Aug 23, 2008

Winston Not Man Enough

to apologise to leading New Zealand political journalists for the outrageous way he attacked them for questioning whether Labour's major donor Owen Glenn had contributed anonymous funds to New Zealand First. So says Fran O'Sullivan in today's NZ Herald.

Hard hitting stuff, but Fran goes on to suggest that he will manage to dodge the privileges committee bullet

My inquiries suggest that unless Glenn makes a statement to the committee that runs counter to what Peters and Henry have said - that Henry approached Glenn directly for financial help and that Peters was kept out of the picture - the allegation that the NZ First leader ought to have disclosed the donation is unlikely to be upheld.
Legal authorities I have consulted suggest the committee will probably opt for "form over substance" on this score, unless the transaction between Glenn and Henry can be proved a sham.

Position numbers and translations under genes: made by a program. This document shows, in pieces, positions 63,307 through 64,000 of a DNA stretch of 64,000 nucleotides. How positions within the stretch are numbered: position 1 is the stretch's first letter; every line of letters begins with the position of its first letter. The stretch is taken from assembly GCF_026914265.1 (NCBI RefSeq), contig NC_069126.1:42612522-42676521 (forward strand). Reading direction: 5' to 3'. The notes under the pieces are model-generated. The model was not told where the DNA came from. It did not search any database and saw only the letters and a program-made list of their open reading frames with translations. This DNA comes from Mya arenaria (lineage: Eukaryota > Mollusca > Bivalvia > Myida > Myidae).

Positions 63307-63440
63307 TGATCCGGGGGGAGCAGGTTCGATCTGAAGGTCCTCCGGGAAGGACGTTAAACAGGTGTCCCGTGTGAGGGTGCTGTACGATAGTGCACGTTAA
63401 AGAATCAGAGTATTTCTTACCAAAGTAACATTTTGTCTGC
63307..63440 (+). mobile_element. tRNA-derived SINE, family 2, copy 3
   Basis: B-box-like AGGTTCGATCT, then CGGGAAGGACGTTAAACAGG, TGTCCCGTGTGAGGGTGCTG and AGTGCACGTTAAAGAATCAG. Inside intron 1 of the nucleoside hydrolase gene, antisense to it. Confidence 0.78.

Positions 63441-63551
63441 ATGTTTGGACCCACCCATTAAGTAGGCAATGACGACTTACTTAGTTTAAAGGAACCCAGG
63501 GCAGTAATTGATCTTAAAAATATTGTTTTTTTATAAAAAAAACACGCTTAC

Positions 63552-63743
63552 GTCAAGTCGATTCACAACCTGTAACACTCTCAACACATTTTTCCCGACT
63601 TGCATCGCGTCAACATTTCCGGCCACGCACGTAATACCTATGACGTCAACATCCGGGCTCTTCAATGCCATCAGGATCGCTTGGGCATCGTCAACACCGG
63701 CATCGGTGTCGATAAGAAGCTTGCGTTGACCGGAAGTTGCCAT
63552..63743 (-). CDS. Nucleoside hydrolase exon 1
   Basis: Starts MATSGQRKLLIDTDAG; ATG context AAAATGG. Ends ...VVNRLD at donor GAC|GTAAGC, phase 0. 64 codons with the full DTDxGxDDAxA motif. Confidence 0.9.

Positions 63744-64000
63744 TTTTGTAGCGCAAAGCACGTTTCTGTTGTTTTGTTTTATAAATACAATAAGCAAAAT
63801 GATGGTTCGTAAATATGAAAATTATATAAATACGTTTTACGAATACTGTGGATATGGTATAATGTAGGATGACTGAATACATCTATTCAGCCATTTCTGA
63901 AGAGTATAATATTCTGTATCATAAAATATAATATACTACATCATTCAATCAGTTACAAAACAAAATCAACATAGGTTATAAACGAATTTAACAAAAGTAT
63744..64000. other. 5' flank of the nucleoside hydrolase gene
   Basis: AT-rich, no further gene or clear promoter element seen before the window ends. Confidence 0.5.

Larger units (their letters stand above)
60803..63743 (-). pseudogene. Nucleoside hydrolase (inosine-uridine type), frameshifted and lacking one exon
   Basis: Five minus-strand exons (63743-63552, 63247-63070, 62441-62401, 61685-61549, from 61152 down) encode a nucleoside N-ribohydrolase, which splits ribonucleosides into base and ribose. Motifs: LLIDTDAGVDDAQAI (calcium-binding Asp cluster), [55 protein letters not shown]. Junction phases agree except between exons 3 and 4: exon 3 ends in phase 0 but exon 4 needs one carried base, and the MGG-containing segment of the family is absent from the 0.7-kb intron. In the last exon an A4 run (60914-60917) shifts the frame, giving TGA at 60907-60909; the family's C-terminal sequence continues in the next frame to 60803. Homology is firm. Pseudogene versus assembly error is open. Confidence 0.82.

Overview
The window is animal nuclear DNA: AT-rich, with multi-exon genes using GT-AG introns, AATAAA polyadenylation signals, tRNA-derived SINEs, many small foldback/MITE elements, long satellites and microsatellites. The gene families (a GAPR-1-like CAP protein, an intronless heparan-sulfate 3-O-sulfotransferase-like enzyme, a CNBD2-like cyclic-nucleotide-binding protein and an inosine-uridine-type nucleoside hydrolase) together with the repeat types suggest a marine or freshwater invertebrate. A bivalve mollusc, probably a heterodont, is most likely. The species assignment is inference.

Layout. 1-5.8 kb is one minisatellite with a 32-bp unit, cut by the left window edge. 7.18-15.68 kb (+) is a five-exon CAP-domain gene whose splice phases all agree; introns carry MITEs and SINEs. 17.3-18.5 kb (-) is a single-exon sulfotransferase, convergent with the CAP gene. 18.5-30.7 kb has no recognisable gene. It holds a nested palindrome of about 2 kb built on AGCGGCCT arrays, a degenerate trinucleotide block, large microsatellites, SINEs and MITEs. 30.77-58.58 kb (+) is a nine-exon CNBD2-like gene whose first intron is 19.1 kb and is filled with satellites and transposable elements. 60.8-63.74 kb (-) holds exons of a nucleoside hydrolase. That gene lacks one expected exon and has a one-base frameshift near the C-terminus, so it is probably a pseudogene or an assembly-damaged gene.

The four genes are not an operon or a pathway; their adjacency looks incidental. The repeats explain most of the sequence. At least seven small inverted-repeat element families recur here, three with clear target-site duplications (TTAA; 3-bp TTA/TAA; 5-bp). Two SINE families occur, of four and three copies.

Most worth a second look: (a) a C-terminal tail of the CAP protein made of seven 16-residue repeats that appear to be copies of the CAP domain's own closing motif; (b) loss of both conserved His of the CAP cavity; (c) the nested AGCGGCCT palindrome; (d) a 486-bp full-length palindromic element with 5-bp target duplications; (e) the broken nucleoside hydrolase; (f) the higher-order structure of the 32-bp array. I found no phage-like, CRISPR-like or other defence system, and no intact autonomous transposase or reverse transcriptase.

This will inevitably cause considerable angst to MPs Rodney Hide and Gordon Copeland, whose complaints led to the privileges committee's inquiries. It might also lead to suggestions to cover the obvious gap.

We are not so sure - don't forget the $40,000 payment (who made it and was it a gift?)

Fran also says that there is no smoking gun out there to confirm suggestions that NZ First support is for sale. Again we are no so sure. Lets wait a few days on that.

But Fran does make two points we do agree with - he can't do the Foreign Minister job properly anymore

But Peters' continuing reliance on bravado and counter-punches instead of confronting the real issues means his political reputation is punctured.
For a politician with the prime role of being New Zealand's top diplomat, this is disastrous.
Peters typically tells audiences it is vital to have personal relationships built on respect and trust.
"That is ultimately the secret of being an effective Foreign Minister; get the relationships right and the rest will follow."
But respect and trust also count at home and that is rapidly diminishing.


But unfortunately the Peters donations furore does obscure the real scandal the NZ First leader continues to duck. The party's refusal to send a cheque to the Crown for the $158,000 in unlawful spending at the 2005 election is breathtakingly cynical.
Doling out this money - which rightfully belongs in taxpayer's coffers - to a swag of unnamed charities doesn't cut it for a politician who made his name on challenging commercial malfeasance. He should not be let off the hook.